Schenectady County

Matt Baumgartner: Turning weakness into strength one burrito and beer at a time

For Matt Baumgartner, it’s always about what’s next.
Matt Baumgartner, Owner of Wolff's Biergarten on Erie Boulevard in Schenectady Friday, November7, 2014.
Matt Baumgartner, Owner of Wolff's Biergarten on Erie Boulevard in Schenectady Friday, November7, 2014.

Matt Baumgartner takes a break from serving customers at his new Wolff’s Biergarten and slides onto a bench on the other side of the bar.

Sipping a Bitburger, the co-owner should be basking in his latest business triumph, the opening of a second Wolff’s, this one on Erie Boulevard in Schenectady, already packed a couple of nights into its debut week. This should be a celebratory beer.

Instead, as he often does, Baumgartner finds himself already fretting over what is going to be his next project. It’s always about what’s next. And when he’s looking ahead, he often finds himself sifting through his past for clues to why he is the way he is, or at least how he can deal with it.

“It would be wonderful,” he says, “if you could just stop thinking about it.”

The co-owner of two Bombers Burrito Bars (Albany and Schenectady, with a franchise in Troy and another franchise on the way in Oneonta), two Wolff’s Biergartens and Sciortino’s Pizzeria and The Olde English Pub & Pantry in Albany admits to being … bored.

“A little bit,” he says. “The whole challenge is to get it set up.”

Being bored chokes Baumgartner with anxiety. As it is, he can’t speak publicly in front of groups. He’s amiable and smooth as can be one-on-one or on social media. But even one of his best high school buddies, who teaches at their alma mater, can’t get him to speak in front of a class.

“I have a substantial bit of anxiety,” he says, raising his voice over an accordion performer a few feet away. “I channel it by being creative.”

At the end of the beer house’s first week, a pipe leading to Erie Boulevard failed, prompting the new Wolff’s to shut down for four days. Paradoxically, that didn’t faze Baumgartner.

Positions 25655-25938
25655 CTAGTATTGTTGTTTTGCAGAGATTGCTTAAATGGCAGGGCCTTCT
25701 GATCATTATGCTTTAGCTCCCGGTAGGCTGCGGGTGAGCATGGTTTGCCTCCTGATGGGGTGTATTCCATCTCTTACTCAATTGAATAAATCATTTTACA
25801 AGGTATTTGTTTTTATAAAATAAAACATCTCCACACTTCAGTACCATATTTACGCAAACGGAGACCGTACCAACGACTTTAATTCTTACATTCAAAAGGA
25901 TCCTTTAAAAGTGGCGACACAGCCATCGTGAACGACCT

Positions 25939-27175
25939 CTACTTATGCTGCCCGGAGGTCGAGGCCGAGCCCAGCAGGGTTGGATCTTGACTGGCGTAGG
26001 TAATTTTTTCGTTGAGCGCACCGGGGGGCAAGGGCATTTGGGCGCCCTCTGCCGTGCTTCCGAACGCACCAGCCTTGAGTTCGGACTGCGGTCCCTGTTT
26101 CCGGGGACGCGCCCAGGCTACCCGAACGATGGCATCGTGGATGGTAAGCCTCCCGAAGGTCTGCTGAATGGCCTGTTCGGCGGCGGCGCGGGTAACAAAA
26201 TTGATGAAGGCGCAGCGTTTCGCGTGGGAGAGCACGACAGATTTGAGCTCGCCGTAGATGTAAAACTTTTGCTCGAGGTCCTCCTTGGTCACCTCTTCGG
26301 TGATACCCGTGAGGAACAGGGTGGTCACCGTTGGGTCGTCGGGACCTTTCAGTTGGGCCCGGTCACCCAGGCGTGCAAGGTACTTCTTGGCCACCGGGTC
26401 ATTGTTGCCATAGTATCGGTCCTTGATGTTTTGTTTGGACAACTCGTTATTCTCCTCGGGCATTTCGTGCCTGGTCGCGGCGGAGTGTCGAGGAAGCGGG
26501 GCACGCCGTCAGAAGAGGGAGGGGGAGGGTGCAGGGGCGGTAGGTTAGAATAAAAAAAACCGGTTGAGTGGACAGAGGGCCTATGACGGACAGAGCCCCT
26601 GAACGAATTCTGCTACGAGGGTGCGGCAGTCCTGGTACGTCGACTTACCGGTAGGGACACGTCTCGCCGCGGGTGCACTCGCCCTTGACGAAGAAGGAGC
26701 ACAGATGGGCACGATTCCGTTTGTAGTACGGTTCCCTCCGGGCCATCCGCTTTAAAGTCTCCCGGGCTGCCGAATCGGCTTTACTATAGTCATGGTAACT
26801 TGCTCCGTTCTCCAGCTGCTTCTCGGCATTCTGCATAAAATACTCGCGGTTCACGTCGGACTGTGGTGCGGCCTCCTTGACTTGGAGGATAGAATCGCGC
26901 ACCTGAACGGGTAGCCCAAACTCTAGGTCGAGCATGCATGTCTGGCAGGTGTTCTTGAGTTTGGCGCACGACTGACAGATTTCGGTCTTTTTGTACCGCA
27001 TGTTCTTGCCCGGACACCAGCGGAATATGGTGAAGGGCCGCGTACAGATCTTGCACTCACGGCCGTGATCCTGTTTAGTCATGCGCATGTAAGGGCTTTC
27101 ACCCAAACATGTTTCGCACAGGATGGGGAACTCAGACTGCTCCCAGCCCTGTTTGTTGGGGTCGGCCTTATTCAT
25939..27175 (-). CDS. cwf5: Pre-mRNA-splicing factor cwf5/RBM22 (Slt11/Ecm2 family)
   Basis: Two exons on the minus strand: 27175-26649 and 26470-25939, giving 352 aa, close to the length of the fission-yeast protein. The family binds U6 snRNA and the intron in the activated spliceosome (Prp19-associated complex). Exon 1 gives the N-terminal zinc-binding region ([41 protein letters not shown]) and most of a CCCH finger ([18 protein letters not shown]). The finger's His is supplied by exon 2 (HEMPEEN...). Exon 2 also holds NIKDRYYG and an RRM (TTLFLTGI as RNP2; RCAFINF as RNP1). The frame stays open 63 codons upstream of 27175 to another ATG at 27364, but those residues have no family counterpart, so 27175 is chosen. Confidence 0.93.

“The things that are out of my control,” he says, “don’t stress me out as much.”

His anxiety lies elsewhere. For all his successes, mixed in with a few misfires over the years (an alternative newspaper, a clothing line), he still can’t stop fixating on the next project — specifically, that there will be one.

“If I don’t challenge myself with the next opportunity, I will get depressed,” the 41-year-old says. “My anxiety will take over.”

That is the inherent irony of Matt Baumgartner: His weakness is his strength. It’s the gnawing worry that drives him to reach new heights as an entrepreneur.

“It fuels me,” he says. “Without it, I would just be a gamer sitting at home on my couch.”

Rosanne MacPhail remembers a time when the middle of her three boys could sit quietly as a toddler and play by himself. But she also recalls a child who did not like following instructions.

”He never liked taking orders or direction,” Baumgartner’s mother said. “He would talk you out of him eating breakfast or wearing a certain jacket. He would wear you down.”

As a kid near his native New Hartford, outside Utica, he’d retrieve lost golf balls in the woods, clean them and sell them to country club golfers for 50 cents a pop. He made $30 or more a week that way, a lot of cash for a 9-year-old.

That was more to his liking than a later job at Ponderosa — he just didn’t take to having a boss.

Baumgartner says he picked up lessons about work ethic and respect and discipline from his father, Brandt, a teacher and later an industrial arts supply salesman. Mom and Dad both gave him his love for entertaining, but what dad did not have was his passion for taking risks.

High school buddy Andy Goodelle, the teacher who can’t get Baumgartner back to New Hartford High School to speak, said his friend was the risk-taker of the group. One indication: Baumgartner was a diver in high school and college.